According to Dragobuzhda (2020:2985), different views have been held on the teaching of grammar. Pro-grammarians believe that grammar is an important element and essential tool for using language correctly. Anti-grammarians, again, take the view that language must be mastered through communicative activities, without explicit exposure to grammar. The third group, which Dragobuzhda (2020) refers to as the average group (i.e. “moderate group”), are those who believe that grammar, on the one hand, should not be overemphasized and, on the other hand, should not be completely rejected: “Learners should learn form and meaning, both simultaneously.”
The latter view regarding grammar teaching, i.e. the integration of the form of grammatical structures and its meaning potential, is also clear from the Curriculum and Assessment Policy Statement (CAPS) for Afrikaans Home Language. This document shows that the teaching of grammar must be focused on the way in which it is used to communicate meaningfully (DBO 2011b:11; Adendorff 2017:510). It is indicated, for example, that Afrikaans Home Language teachers should link grammar to its functional uses (including the expression of thoughts or feelings, directing requests, and comparing and contrasting things) and that opportunities should be created to make learners aware of grammatical structures associated with specific types of text. The type of language teaching approach proposed for the teaching of grammar is therefore that of communicative language teaching (compare Canale and Swain 1980:2).
A drawback of the policy is the inadequate guidelines provided to Afrikaans Home Language teachers regarding communicative grammar teaching (Van der Merwe 2014:224). The research problem (the gap identified in practice that requires further investigation) concerns the identification of a workable method of teaching grammar communicatively to ensure Afrikaans Home Language teachers are provided with specific, uniform guidelines on how to approach grammar teaching.
A possible workable method for addressing the abovementioned gap is task-supported language teaching. Within this method, teachers use focused tasks, i.e. tasks which are created to guide learners to use predetermined grammatical structures (Ellis 2003a:64; Ellis 2003b:16; Ellis 2009:223; Li, Ellis and Zhu 2016:206; Ellis 2017a:4; Guvendir and Hardacre 2020:2). In addition, focused tasks are of real-world importance to learners, as they constantly attempt to achieve a non-linguistic outcome. Task-supported language teaching thus reconciles explicit grammar teaching with meaning, as provision is made for the teaching of specific grammatical structures, while at the same time creating an atmosphere for negotiating meaning (compare Silva 2006). In addition, task-supported language teaching contributes to authenticity in interaction, in other words the same natural language acquisition that is offered outside the classroom takes place inside the classroom (Ellis 2017a:2).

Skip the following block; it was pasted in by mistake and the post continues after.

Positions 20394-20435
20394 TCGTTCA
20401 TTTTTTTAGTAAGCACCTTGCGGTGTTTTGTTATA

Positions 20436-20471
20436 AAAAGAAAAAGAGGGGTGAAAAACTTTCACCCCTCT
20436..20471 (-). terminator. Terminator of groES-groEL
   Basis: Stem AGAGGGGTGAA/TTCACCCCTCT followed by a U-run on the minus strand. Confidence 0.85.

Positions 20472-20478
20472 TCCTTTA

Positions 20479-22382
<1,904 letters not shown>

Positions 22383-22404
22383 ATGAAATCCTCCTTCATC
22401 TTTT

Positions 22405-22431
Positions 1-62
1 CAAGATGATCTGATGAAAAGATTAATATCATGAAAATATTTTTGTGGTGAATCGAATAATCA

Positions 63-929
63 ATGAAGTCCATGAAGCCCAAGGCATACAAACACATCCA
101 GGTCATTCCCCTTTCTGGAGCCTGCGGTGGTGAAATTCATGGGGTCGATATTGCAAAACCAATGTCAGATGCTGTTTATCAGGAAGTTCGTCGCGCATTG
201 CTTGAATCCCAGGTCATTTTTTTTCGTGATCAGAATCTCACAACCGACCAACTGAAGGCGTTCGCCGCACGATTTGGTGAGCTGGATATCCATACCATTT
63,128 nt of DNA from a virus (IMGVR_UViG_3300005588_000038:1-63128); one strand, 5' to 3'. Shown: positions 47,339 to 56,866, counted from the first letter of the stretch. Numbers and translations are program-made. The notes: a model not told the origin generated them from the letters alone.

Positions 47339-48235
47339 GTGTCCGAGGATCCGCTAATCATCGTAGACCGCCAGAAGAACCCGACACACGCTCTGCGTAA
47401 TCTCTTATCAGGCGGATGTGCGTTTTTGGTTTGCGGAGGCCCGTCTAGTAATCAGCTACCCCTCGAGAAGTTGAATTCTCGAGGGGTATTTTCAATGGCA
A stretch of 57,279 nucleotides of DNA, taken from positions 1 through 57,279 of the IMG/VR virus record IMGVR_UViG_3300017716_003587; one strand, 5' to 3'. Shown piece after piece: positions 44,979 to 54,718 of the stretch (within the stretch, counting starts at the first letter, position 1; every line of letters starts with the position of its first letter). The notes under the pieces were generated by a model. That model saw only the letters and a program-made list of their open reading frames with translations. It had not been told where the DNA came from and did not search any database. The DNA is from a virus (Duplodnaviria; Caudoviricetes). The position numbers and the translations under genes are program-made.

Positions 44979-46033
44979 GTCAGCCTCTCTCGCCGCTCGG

Despite the potential of task-supported language teaching towards realising communicative grammar teaching, most research with regard to Afrikaans as a school subject in the South African context does not deal with task-supported language teaching – also not at home language level. The research focus was mainly on the use of unfocused tasks (tasks that create the opportunity to use language communicatively and to apply any grammatical structure/structures that contribute to the conveyance of a particular meaning) associated with the strong form of task-based language teaching and restricted to the promotion of a second or foreign language (compare the research by Kruger and Poser 2007; Adendorff 2012a, 2012b, 2012c; Beukes 2017; Adendorff and Koegelenberg 2018; Beukes and Adendorff 2019; Terblanche 2020). It is not surprising that most South African researchers (also researchers outside South Africa) investigate task-basedness within a second language or foreign language context, as task-based language teaching is properly associated with second language or foreign language acquisition.